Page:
Poverty, Law, and Divine Justice in Persian and Hellenistic Judah
Ro, Johannes Unsok
Atlanta: SBL Press, 2018 pp. xv + 300. $38.95
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Description: Johannes Unsok Ro employs philological, historical, and sociological approaches to investigate the close connections between socioeconomic structures, social inequality, and theological developments in the Judean communities in Persian- and Hellenistic-era Palestine. Ro contends that competing points of view from communities of lay returnees, priestly returnees, and communities of resident Judeans and Samaritans were juxtaposed within the Hebrew Bible, which took shape during the postexilic period. By exploring issues such as the relationship between the shaping of the canon and literacy in the Judean community, the term strangers in the biblical law codes, the socioeconomic structures of Judean communities reflected in the biblical law codes, the development of the theological concept of divine punitive justice, the piety of the poor in certain psalms, and the concept of poverty in the Dead Sea Scrolls, Ro illustrates that the communities behind each text and its redactions can be ascertained through sociological and theological lenses.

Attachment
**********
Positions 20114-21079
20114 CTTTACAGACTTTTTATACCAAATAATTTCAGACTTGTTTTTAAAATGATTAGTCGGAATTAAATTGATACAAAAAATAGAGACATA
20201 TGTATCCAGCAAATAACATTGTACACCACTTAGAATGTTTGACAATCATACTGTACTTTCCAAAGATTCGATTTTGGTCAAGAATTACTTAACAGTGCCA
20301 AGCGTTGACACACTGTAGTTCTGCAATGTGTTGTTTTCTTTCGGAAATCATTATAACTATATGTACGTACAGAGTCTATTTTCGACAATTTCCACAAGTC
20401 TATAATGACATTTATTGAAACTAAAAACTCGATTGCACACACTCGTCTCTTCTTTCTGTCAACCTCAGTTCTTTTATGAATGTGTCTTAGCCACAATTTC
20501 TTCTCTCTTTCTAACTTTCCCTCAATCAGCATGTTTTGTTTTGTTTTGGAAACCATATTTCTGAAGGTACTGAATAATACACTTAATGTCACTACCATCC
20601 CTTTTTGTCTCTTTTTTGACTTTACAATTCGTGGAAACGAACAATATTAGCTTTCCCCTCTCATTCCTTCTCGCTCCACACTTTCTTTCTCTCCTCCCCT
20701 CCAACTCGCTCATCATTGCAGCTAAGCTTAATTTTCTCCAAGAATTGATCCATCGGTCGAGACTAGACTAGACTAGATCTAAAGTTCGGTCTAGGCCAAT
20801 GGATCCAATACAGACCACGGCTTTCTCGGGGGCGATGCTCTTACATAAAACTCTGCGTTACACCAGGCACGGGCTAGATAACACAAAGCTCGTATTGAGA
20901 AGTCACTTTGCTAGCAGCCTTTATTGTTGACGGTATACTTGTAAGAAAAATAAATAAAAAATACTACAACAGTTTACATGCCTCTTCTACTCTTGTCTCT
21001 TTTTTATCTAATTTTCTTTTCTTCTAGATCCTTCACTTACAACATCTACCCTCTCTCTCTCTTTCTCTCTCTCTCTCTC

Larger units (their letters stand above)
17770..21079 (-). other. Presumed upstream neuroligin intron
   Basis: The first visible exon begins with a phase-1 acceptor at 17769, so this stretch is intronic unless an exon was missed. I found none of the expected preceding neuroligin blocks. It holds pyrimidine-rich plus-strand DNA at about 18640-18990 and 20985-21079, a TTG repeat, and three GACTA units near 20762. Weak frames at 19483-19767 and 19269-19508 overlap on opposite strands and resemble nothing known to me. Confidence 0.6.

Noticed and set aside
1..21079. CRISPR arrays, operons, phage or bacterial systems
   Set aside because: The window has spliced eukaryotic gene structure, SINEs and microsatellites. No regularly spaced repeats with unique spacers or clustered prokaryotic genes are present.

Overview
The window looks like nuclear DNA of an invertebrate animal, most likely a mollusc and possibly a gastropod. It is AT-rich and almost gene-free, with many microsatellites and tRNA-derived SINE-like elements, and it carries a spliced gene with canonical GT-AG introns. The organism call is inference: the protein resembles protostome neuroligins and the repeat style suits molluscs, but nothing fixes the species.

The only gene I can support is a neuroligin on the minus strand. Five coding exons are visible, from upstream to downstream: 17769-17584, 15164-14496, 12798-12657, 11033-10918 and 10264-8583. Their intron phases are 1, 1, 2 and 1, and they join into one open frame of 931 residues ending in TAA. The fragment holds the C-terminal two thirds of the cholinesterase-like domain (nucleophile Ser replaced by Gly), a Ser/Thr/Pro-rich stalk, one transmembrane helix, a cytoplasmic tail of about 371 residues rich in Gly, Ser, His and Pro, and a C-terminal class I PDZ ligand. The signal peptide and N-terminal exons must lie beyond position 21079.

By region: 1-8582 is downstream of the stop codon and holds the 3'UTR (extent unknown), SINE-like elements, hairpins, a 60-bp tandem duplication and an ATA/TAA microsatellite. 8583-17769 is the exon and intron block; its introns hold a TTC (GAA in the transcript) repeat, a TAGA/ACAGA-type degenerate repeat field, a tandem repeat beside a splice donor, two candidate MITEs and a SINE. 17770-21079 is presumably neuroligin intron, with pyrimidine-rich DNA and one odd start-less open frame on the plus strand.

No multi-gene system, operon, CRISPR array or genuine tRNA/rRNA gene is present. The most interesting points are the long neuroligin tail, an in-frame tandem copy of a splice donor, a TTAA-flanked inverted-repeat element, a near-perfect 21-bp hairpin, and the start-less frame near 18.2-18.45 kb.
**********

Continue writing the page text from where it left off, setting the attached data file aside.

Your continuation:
Subjects: Bible, Hebrew Bible/Old Testament, Literature, Methods, Historical Approaches, History, Persian Period, History of Judaism, Form, Tradition and Redaction Criticism, Social-Scientific Approaches, Dead Sea Scrolls
Review by Brandon R. Grafius
Citation: Brandon R. Grafius, review of Johannes Unsok Ro, Poverty, Law, and Divine Justice in Persian and Hellenistic Judah, Review of Biblical Literature [http://www.bookreviews.org] (2019).
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